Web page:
If You Fire an Employee for Wearing a Headscarf, Expect a Lawsuit
Do employers never learn? Firing an employee solely because of the headscarf she is wearing as a part of her religious beliefs is just asking to be sued!
Rotten Ralph's, a bar in the Old City, Philadelphia, was happy to hire Tia Rollins when she wasn't wearing a headscarf. But, a few days later, Rollins was out of a job because her manager didn't like her headscarf.
Now, the restaurant is being sued by the Equal Employment Opportunity Commission (EEOC).
Tia Rollins is Muslim. When Rollins was interviewing to be a server at Rotten Ralph's, she wasn't wearing a khimar, or headscarf. However, she did notify the restaurant's general manager, Sharwin Coates, when she was hired that she would need to cover her hair, especially during Ramadan, for religious reasons.
After only a few days on the job, Coates became unreasonably "outraged" by Rollins' khimar. Coats claimed that Rollins khimar violated the company's policy against wearing hoodies and immediately fired her.
Rollins and the EEOC were unconvinced that her firing was truly because of a uniform policy violation. (A hoodie and a headscarf look nothing alike.) Instead, Rollins believed she was fired because of her religion. So, the EEOC filed a lawsuit against Rotten Ralph's for violation of Title VII of the Civil Rights Act.
Title VII of the Civil Rights Act
The Civil Rights Act of 1964 protected people from unfair treatment and discrimination in many areas of life. More specifically, Title VII prohibits employment discrimination.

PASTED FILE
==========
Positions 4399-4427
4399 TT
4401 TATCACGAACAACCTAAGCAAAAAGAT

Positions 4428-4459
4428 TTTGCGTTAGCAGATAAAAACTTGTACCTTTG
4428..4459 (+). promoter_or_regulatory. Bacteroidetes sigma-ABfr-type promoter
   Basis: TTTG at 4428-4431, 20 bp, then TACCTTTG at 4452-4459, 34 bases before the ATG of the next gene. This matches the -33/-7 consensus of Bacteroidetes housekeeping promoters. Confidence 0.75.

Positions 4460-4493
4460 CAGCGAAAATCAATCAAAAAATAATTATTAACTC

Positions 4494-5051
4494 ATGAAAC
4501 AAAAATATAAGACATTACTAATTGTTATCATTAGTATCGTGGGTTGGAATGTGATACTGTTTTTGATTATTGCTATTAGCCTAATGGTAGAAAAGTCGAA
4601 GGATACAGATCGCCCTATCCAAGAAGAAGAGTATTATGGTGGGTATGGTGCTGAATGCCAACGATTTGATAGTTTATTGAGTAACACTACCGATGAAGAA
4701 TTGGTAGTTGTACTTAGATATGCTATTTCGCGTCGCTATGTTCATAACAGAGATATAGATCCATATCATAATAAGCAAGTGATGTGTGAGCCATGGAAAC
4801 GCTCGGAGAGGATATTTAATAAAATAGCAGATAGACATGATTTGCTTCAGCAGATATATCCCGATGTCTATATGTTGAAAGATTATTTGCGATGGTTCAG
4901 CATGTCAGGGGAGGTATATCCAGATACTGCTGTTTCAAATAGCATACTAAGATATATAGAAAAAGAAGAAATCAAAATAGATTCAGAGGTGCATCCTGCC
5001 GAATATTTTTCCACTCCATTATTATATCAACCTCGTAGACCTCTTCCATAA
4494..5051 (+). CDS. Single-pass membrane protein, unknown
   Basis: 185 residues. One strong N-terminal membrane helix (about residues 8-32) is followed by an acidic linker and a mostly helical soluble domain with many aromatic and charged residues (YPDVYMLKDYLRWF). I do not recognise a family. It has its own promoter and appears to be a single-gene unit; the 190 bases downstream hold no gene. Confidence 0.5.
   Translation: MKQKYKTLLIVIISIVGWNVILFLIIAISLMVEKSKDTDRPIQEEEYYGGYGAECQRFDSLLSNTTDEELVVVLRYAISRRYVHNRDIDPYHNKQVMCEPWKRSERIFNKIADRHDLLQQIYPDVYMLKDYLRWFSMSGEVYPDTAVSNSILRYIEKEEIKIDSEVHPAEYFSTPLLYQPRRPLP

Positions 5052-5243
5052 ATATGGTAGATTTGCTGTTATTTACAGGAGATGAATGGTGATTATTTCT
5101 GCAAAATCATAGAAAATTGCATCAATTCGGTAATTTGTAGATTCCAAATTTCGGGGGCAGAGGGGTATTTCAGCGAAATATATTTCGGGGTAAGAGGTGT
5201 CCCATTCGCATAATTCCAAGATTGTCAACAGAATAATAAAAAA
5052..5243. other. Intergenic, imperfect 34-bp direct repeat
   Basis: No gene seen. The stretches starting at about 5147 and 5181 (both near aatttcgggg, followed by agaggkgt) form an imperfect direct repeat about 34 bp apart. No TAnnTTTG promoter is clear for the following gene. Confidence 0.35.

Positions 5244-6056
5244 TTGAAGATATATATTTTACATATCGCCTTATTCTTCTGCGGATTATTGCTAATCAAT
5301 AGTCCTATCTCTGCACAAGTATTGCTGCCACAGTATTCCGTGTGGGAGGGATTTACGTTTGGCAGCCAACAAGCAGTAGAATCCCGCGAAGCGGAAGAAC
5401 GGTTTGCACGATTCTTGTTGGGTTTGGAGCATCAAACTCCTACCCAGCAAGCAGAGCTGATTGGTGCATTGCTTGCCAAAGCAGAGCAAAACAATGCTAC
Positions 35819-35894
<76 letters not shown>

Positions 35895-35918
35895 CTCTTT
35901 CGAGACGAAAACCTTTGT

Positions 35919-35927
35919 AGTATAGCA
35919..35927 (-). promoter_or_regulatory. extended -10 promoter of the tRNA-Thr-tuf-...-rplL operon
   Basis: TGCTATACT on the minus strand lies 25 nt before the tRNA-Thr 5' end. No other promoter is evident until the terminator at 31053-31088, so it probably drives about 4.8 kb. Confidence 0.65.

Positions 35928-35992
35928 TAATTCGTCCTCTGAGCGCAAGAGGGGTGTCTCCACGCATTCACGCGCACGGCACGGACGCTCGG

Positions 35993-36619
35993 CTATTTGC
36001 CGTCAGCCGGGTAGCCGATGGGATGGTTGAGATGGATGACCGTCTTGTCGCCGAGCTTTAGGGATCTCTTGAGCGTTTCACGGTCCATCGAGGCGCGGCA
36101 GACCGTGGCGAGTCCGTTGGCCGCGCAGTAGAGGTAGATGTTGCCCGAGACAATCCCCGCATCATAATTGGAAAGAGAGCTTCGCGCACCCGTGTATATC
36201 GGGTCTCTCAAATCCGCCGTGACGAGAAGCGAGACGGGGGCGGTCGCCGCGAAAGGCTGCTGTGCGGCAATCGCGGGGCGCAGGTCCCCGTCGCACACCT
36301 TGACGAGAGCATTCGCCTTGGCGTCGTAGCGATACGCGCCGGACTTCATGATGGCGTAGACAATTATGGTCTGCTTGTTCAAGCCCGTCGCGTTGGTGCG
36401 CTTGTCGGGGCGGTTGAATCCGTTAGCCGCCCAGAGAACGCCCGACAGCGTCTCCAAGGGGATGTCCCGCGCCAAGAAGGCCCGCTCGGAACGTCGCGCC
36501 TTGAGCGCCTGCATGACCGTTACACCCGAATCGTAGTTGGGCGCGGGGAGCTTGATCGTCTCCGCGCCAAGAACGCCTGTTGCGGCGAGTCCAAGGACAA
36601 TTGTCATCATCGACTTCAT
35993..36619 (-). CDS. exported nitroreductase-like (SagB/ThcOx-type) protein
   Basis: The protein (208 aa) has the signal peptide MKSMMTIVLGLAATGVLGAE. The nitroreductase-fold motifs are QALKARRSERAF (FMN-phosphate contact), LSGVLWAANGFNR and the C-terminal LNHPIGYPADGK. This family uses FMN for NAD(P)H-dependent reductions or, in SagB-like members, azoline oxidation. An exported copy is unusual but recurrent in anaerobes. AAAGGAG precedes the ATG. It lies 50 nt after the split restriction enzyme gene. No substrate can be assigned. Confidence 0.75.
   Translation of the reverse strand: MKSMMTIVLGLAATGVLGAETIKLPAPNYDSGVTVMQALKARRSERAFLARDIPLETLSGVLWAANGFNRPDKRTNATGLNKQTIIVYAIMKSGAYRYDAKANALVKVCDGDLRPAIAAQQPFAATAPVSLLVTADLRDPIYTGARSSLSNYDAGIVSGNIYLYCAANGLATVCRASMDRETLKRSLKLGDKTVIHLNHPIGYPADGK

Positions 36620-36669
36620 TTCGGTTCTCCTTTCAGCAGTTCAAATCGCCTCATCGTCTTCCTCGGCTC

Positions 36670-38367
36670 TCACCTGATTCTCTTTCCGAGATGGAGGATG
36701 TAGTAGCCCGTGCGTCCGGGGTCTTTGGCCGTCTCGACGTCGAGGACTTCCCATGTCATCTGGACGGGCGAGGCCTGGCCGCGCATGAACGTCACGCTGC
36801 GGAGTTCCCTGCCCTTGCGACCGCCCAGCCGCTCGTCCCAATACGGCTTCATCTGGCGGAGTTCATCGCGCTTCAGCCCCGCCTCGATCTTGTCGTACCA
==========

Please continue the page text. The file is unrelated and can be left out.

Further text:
Under Title VII, employers are prohibited from discriminating against employees and potential employees on the grounds of their race, color, religion, sex, national origin, and pregnancy. The law also requires employers to provide reasonable accommodations for an employees' religious beliefs and practice, unless doing so would be overly burdensome to the employer.
In this case, Rollins requested a religious accommodation when she notified Coates that she wore the headscarf for religious reasons. Coates may have violated Title VII when he denied her accommodation request and fired her specifically because of it.
The EEOC is demanding that the restaurant institute policies that would prevent future religious discrimination and pay Rollins back pay and compensation for emotional pain and suffering.
Avoid getting sued for religious discrimination, and consult with an experienced business attorney to ensure that your company's policies do not violate Title VII.
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